Virtual Education Center for Biorenewable Resources: Humanizing Distance Education
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Despite the obstacles to traditional distance education courses, distance education and social learning theorists suggest effective distance education courses can be developed. For this study, we designed a new distance education course model and attempted to 1) Test the effectiveness of the virtual education center model, understood through the lens of social learning and distance education theories; 2) Discuss potential improvements to the model; and 3) Build upon distance education and social learning theories. To achieve these goals, distance education courses were offered using the new model. Participating faculty and graduate assistants responded to a survey asking about their experiences with the model. Undergraduate learning was assessed by examining students’ quiz grades, the number of times they attempted quizzes and their ratings and comments for each class period. Students demonstrated learning regardless of whether lectures were live or recorded. Faculty members and graduate assistants learned about biorenewable resources and offering courses through distance education; they also made suggestions to improve future distance education courses. The distance education model used in this study is an effective means of educating students, teaching assistants, and faculty members. Implications for distance education theory and distance education efforts are discussed.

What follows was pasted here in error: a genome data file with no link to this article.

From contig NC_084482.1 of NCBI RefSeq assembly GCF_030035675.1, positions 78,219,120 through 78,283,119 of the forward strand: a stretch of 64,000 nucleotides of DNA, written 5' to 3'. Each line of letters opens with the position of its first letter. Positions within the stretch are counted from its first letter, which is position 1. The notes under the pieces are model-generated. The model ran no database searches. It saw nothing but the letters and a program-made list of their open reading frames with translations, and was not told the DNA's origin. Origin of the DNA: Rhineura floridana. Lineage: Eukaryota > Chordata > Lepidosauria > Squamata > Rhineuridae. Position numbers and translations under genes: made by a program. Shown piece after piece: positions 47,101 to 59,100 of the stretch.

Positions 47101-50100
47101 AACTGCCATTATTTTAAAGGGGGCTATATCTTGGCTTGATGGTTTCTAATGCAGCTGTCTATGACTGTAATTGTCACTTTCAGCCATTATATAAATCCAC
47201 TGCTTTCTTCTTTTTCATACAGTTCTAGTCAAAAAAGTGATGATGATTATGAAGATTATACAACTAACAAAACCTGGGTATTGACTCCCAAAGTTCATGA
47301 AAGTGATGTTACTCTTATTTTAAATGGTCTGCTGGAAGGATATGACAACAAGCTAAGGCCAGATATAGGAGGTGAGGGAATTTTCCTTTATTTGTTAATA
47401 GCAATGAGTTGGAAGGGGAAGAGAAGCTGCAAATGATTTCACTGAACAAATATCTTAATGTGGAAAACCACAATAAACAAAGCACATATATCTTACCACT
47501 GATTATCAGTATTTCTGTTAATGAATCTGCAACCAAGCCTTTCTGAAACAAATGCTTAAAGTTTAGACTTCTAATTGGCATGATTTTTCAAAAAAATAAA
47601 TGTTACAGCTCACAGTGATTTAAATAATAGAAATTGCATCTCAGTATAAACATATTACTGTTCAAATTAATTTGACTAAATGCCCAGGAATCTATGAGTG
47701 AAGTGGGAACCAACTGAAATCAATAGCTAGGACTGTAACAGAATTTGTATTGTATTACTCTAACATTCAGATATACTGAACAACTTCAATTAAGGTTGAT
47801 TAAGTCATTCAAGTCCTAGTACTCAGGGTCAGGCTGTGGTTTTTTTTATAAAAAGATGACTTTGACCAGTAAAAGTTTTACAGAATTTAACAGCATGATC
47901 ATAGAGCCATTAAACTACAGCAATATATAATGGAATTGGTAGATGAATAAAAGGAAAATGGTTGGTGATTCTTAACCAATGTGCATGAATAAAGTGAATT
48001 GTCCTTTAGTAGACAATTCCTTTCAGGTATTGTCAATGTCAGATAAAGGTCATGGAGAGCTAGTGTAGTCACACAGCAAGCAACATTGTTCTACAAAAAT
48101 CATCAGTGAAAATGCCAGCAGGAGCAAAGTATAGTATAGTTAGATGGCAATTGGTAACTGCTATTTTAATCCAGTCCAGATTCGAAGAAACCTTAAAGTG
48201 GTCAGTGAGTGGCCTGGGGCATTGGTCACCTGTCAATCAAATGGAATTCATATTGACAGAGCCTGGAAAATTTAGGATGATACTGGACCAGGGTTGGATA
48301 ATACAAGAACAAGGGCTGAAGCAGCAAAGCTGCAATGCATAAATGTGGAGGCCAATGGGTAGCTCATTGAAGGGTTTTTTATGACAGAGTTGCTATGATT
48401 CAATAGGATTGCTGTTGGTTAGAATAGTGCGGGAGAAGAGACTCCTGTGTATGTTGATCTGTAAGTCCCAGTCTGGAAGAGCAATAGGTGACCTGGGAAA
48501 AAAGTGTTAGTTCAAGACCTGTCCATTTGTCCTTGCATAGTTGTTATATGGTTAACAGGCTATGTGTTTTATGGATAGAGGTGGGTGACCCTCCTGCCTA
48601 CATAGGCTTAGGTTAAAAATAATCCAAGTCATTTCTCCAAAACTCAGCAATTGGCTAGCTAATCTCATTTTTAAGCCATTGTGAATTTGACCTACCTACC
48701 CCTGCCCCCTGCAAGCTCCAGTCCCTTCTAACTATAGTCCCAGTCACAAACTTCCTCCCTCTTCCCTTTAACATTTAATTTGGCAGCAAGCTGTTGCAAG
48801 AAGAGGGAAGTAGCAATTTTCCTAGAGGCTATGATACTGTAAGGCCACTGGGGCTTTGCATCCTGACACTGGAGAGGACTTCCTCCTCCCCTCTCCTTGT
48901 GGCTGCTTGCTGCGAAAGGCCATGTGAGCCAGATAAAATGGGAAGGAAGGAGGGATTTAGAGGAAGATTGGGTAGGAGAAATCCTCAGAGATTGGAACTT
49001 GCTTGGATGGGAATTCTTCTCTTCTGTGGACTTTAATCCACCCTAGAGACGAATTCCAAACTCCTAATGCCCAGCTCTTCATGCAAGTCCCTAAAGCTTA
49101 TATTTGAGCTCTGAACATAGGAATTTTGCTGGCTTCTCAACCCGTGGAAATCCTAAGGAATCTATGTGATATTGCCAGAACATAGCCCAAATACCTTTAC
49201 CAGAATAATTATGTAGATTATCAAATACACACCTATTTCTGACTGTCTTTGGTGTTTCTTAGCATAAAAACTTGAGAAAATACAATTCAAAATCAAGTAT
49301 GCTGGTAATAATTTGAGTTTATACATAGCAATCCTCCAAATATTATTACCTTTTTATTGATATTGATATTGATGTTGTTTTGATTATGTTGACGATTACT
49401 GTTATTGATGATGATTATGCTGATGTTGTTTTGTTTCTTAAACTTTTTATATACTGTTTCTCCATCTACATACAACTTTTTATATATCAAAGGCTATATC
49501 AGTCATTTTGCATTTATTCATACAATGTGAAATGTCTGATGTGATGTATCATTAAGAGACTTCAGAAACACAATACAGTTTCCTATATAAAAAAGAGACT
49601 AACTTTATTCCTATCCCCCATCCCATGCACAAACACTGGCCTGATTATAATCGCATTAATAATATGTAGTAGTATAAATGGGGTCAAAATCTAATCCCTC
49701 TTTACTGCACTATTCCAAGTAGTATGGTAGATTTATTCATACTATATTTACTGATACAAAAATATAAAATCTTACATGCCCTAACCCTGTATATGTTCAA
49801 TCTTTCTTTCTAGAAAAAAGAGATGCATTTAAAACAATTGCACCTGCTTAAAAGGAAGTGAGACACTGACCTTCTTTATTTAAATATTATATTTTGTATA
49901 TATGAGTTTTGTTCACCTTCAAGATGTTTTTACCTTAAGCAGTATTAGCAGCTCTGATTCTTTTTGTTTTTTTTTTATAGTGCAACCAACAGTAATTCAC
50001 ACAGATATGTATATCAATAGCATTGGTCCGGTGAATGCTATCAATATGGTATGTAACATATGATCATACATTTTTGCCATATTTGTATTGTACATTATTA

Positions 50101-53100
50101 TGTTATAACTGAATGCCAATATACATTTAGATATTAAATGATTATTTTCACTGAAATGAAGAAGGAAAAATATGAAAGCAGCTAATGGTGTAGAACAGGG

This article is from NACTA Journal 56 (2012): 13–21. Posted with permission.